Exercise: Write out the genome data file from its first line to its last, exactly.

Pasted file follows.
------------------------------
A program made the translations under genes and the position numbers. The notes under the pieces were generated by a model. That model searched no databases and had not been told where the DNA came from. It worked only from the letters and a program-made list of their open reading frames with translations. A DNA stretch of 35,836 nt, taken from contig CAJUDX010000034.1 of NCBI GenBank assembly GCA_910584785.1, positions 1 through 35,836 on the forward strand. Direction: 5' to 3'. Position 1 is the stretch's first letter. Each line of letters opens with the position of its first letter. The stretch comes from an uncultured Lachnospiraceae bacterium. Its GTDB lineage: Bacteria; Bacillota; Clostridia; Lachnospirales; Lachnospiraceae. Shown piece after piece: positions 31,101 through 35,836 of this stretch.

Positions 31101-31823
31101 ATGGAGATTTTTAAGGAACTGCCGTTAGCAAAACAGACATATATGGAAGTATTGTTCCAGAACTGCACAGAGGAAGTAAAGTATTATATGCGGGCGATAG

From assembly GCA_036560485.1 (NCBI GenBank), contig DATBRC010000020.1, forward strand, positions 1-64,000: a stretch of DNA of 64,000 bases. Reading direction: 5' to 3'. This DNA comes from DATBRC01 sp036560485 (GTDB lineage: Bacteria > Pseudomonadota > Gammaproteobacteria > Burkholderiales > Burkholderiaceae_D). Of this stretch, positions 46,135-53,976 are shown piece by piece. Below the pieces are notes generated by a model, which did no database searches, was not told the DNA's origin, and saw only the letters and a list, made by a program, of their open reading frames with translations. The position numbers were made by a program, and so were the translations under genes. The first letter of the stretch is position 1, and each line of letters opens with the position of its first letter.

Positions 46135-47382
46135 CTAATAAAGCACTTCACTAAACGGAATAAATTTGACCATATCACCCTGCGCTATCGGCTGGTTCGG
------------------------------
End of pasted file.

A program made the translations under genes and the position numbers. The notes under the pieces were generated by a model. That model searched no databases and had not been told where the DNA came from. It worked only from the letters and a program-made list of their open reading frames with translations. A DNA stretch of 35,836 nt, taken from contig CAJUDX010000034.1 of NCBI GenBank assembly GCA_910584785.1, positions 1 through 35,836 on the forward strand. Direction: 5' to 3'. Position 1 is the stretch's first letter. Each line of letters opens with the position of its first letter. The stretch comes from an uncultured Lachnospiraceae bacterium. Its GTDB lineage: Bacteria; Bacillota; Clostridia; Lachnospirales; Lachnospiraceae. Shown piece after piece: positions 31,101 through 35,836 of this stretch.

Positions 31101-31823
31101 ATGGAGATTTTTAAGGAACTGCCGTTAGCAAAACAGACATATATGGAAGTATTGTTCCAGAACTGCACAGAGGAAGTAAAGTATTATATGCGGGCGATAG

From assembly GCA_036560485.1 (NCBI GenBank), contig DATBRC010000020.1, forward strand, positions 1-64,000: a stretch of DNA of 64,000 bases. Reading direction: 5' to 3'. This DNA comes from DATBRC01 sp036560485 (GTDB lineage: Bacteria > Pseudomonadota > Gammaproteobacteria > Burkholderiales > Burkholderiaceae_D). Of this stretch, positions 46,135-53,976 are shown piece by piece. Below the pieces are notes generated by a model, which did no database searches, was not told the DNA's origin, and saw only the letters and a list, made by a program, of their open reading frames with translations. The position numbers were made by a program, and so were the translations under genes. The first letter of the stretch is position 1, and each line of letters opens with the position of its first letter.

Positions 46135-47382
46135 CTAATAAAGCACTTCACTAAACGGAATAAATTTGACCATATCACCCTGCGCTATCGGCTGGTTCGG